This article is an excerpt from the Bible study Explore the Bible: Acts, Chapters 1–12. Explore the Bible is a book-by-book group Bible study that encourages participants to let the Word dwell in them and challenges them to live it out in their own context. Preview one month free at lifeway.com/explorethebible.
Obedience to the Spirit
The martyrdom of Stephen in Acts 7 set off a scorching outbreak of persecution against Christians in Jerusalem. Like a storm wind that catches up seeds and then drops them far and wide onto new ground, the persecution against the church in Jerusalem scattered hosts of gospel witnesses into new areas. Wherever these believers went, they talked about the good news of Jesus Christ, which took root in many hearts. Acts 8 gives an example of this phenomenon in the account of Philip and the Ethiopian eunuch.
An angel of the Lord spoke to Philip and directed him to head south and go to a road that ran between Jerusalem and the city of Gaza near the Mediterranean coast. Philip obeyed in faith—immediately. Believers today can learn a lot from Philip’s obedience. God may prompt us to go to unexpected places or to prepare ourselves in unexpected ways to meet a strategic need.
Traveling along the road in a horse-drawn chariot was an Ethiopian man whom Luke identified as a eunuch, a man in charge of a king’s harem. This man was also the chief financial officer for Candace, the queen of the Ethiopians. The man had been in Jerusalem to worship at the temple. This fact suggests he was (or hoped to be) a proselyte to Judaism.
The man was reading aloud from the prophet Isaiah as he rode along. This suggests the man was educated, wealthy enough to own a handwritten copy of a biblical scroll, and concerned enough about his spiritual condition that he traveled hundreds of miles to and from Jerusalem by chariot to find answers. A person truly thirsty for God will go to great lengths to satisfy that need. Once again Philip received a divine direction. The Holy Spirit instructed him to “go and join that chariot” (Acts 8:29).
Philip followed the Spirit’s direction and ran to the chariot. Philip’s example encourages us to trust and obey the Holy Spirit, for He’s at work around those who need to hear the gospel, in the witnessing situations to which He has guided us, and in our own fearful hearts.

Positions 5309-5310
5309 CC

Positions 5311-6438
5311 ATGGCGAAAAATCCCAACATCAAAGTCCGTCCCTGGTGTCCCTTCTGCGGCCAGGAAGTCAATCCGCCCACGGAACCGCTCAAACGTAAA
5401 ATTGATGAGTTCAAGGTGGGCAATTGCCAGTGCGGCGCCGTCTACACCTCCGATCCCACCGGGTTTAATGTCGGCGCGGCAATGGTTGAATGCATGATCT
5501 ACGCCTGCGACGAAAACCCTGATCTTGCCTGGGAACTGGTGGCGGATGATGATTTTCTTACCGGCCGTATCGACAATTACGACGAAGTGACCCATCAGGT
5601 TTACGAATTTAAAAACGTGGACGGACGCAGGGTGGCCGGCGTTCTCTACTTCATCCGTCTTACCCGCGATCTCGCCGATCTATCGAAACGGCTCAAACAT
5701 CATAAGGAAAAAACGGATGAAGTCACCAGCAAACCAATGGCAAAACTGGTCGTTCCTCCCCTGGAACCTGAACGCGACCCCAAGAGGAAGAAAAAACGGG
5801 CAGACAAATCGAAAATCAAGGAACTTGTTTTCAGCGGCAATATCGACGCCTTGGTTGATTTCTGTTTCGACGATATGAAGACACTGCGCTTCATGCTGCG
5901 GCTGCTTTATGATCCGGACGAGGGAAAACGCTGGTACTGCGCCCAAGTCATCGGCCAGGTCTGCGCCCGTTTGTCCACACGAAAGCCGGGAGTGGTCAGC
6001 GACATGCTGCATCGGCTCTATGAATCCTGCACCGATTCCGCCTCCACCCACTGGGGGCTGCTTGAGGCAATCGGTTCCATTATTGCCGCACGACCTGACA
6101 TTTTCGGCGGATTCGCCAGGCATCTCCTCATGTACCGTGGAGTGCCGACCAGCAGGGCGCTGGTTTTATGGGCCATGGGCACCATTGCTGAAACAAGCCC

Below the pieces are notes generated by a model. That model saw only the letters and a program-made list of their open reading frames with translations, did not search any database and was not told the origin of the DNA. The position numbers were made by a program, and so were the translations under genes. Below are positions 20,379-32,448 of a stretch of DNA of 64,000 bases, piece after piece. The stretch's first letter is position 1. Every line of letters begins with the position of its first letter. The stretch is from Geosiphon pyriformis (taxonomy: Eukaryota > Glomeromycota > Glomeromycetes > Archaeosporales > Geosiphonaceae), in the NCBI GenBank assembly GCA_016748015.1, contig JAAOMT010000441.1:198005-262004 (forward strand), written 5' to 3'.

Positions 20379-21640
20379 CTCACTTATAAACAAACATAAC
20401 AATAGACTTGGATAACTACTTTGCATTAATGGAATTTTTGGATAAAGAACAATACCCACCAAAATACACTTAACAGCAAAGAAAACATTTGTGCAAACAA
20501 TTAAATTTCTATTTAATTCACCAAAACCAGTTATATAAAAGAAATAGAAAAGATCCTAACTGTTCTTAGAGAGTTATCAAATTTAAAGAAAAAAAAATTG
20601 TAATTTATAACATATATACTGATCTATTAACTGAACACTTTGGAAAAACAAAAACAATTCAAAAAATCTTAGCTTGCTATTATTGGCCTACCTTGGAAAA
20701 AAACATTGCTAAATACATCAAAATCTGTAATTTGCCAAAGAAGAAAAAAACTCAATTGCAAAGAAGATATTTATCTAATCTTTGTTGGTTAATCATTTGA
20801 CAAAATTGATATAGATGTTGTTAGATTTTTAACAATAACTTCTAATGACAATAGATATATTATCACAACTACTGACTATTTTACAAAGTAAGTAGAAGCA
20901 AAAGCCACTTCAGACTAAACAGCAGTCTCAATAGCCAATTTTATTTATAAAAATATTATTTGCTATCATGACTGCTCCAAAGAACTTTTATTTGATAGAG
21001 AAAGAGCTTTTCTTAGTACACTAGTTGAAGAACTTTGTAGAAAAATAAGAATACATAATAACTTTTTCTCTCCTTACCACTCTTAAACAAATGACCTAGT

Philip initiated the encounter by watching and listening. He noticed the man was reading a passage aloud, and he recognized that the text was from Isaiah 53. Paying close attention to what captures another person’s interest can often open a door of opportunity to talk about spiritual matters. Respect and flexibility are key qualities in effective evangelism. Philip also asked a probing question: “Do you understand what you’re reading?” (Acts 8:30). A good question can break down barriers and open the flow of communication about the gospel.
The Bible can be understood by an ordinary reader. It isn’t written in a secret code that only a select few can decipher. Yet neither is it a text of which each person’s private interpretations are necessarily true and correct. Thus, the Ethiopian official invited Philip to come up and sit with him in the chariot. The official humbly welcomed an opportunity to learn from Philip what the Bible passage meant.
Acts 8:32-33 reveals that the Ethiopian official was reading Isaiah 53:7-8, which speaks of the Messiah’s unjust suffering and death. The sticking point for the Ethiopian seems to have hinged on the identification of the Suffering Messiah (see Acts 8:34). Philip used this opening to tell the man the good news about Jesus. A consistent Christian lifestyle and a respectful witnessing approach speak volumes about the Lord Jesus. Yet at some point a verbal presentation of the gospel is necessary so that unbelievers can hear and respond in faith to Jesus (see Rom. 10:14-17).
The Ethiopian believed in Jesus, and when he saw a body of water, Philip baptized him. The Holy Spirit then carried Philip away to another place of service, and the Ethiopian man went on his way rejoicing. Joy is a characteristic associated with faith in Jesus; it’s a sign of new life.
Like Philip, believers today must recognize opportunities to share Jesus with others as directed by the Holy Spirit. We gain confidence to share our testimonies as we grow in our understanding of the Scriptures and are obedient to the prompting of the Spirit.
Excerpted from Explore the Bible: Adults, Vance H. Pitman, general editor © 2015 LifeWay Press®. Used by permission.
Scripture quotations are taken from the Holman Christian Standard Bible®, Copyright © 1999, 2000, 2002, 2003, 2009 by Holman Bible Publishers. Used by permission.